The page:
Friday, June 18, 2010

What is the Load Transient Recovery Specification Telling Me?

Whenever a load change occurs on the output of a power supply, that power supplies output voltage will momentarily change from its programmed value. The figure to the right is a screen shot from an scope showing the change of a supplies voltage level after its load went from 1 mA to 500 mA in about 30 us.

The specification for this power supply characteristic is called the Load Transient Recovery Time or Transient Response Time. It represents how long it takes a power supply to return to its set voltage level after a sudden change in load current.
The specification typically has three parts to it:
•Magnitude of the load change, such as from 50% of full load to 100% of full load. So if we had a power supply that was rated for a max current of 10 A the spec would be referring to a load change from 5 A to 10As
•Voltage settling band is how close the voltage level will settle to its original level before the load change. Note that after a load change the power supply’s never recovers to its original level. How close it gets to returning to its original level is dependent on the magnitude of the load change.
•The time it takes the power supplies voltage level to settle within the voltage settling band

Below is an example of a transient response specification for two of Agilent’s N6700B modular power system’s supplies.

N6751A & N6761A Transient Response
Magnitude of load change: 60% to 100% and from 100% to 60% of full load for models N6751A & N6761A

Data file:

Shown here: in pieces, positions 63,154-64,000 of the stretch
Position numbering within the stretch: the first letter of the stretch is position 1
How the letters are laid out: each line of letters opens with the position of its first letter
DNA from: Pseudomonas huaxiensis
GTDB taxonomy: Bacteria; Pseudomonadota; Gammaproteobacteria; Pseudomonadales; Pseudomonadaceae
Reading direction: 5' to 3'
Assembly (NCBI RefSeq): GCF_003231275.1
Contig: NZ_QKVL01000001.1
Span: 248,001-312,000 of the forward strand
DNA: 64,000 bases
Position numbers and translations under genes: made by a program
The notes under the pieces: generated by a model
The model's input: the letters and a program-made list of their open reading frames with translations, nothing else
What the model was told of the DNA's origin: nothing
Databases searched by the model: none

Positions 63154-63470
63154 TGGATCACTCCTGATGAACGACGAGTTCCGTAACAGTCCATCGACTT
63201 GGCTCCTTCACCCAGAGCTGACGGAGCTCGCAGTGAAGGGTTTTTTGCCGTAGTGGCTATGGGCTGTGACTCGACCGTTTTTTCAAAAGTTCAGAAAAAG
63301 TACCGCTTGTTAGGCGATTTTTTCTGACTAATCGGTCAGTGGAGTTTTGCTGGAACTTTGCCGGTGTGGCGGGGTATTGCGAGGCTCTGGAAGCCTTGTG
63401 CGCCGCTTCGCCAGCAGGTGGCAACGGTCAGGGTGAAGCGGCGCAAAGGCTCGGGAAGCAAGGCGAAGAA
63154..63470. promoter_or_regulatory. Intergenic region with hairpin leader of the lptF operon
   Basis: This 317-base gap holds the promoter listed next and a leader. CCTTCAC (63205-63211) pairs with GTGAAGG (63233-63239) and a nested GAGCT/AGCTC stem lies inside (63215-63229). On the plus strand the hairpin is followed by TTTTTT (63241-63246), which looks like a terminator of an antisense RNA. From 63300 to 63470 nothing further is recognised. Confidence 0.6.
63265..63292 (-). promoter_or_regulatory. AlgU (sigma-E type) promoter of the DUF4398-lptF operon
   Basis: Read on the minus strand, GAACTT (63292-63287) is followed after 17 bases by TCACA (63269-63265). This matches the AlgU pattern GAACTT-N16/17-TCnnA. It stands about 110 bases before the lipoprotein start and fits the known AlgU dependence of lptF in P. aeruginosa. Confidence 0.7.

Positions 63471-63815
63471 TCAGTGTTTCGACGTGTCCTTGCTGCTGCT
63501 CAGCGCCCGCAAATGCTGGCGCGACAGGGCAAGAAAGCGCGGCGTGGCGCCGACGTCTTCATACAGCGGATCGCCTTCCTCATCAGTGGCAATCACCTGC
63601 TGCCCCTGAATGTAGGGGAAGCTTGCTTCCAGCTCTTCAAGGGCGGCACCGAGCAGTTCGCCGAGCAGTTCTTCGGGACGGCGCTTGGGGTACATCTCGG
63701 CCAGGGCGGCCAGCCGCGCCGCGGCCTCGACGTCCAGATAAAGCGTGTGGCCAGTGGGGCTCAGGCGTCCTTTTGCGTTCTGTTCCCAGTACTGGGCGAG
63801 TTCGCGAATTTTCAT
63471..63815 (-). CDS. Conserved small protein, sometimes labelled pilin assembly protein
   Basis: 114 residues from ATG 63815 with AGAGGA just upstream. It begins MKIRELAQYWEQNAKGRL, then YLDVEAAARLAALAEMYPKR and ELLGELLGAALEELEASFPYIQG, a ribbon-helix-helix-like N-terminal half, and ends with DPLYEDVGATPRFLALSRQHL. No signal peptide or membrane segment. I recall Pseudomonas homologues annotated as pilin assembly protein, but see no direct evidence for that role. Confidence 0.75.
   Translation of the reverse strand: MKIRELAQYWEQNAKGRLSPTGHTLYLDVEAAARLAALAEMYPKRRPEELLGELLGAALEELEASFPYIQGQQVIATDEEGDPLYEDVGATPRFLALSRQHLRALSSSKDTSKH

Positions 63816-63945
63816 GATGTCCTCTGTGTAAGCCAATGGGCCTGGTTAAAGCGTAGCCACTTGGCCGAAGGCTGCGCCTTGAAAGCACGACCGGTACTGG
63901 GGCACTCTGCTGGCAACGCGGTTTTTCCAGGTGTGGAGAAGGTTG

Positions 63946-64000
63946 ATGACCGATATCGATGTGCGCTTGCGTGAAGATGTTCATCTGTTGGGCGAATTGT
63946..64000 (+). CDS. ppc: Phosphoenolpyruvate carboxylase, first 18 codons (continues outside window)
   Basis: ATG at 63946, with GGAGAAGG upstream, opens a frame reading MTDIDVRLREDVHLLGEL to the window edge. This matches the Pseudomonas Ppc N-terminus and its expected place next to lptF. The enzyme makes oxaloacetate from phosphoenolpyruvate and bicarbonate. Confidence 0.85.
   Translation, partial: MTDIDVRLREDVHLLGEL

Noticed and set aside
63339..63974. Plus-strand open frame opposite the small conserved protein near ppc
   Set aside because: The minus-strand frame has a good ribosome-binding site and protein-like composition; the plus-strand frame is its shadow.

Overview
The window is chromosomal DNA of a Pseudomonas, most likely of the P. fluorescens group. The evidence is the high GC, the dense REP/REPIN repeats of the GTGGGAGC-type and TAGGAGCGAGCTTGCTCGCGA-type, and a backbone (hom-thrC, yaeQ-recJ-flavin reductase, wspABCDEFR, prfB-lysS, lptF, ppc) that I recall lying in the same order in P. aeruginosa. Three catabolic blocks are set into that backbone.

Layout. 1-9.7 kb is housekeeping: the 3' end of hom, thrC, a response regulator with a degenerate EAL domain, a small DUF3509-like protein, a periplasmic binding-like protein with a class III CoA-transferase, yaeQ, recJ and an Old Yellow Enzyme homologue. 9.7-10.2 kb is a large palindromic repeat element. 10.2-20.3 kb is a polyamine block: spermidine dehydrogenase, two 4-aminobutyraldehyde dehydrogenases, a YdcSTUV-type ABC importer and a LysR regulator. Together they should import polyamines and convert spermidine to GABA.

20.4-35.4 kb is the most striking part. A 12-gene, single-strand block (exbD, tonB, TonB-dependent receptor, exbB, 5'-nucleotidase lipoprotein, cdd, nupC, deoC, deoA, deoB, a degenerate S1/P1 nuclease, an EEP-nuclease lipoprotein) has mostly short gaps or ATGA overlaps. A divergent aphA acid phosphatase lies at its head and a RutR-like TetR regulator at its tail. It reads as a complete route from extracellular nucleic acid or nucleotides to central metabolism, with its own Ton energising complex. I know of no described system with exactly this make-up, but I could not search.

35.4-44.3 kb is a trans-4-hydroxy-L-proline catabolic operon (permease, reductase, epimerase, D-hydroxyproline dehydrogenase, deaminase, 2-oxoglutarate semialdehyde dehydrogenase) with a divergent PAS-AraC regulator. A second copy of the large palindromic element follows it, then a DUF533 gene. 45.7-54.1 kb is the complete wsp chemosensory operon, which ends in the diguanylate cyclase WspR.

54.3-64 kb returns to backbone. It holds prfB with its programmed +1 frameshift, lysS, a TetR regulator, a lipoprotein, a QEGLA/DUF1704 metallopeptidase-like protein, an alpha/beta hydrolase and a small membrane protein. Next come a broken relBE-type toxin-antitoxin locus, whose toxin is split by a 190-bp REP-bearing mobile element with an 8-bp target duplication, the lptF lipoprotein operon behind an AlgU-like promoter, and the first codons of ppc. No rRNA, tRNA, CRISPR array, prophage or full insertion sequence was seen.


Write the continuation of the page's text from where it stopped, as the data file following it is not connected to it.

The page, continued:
Voltage settling band: ± 75 mV
Time: < 100 μs

The example spec can be interpreted as the output of the N6751A will return to no more than 75 mV within its original value in less than 100 us when a load transient that is 60% to 100% or 100% to 60% of its full scale load current occurs.

The transient response time is highly dependent on the speed of the supplies internal voltage output monitoring loop. Speeding up this loop provides better transient response time, but the output becomes more susceptible to instability and oscillations. That is why supplies with short transient response times typically cost more because of the extra investment in engineering it to ensure good output stability.

If the load is changing too fast for the supplies transient response time to keep up the power supply will never be at its programmed voltage level. With that in mind, the transient response time of a power supply is strongly related to the output bandwidth of the supply. The reason you typically do not see an output bandwidth spec is because the bandwidth of the supply is dependent on its load and power supply manufacturers cannot predict what type of load their customers will connect to the output of their supplies.

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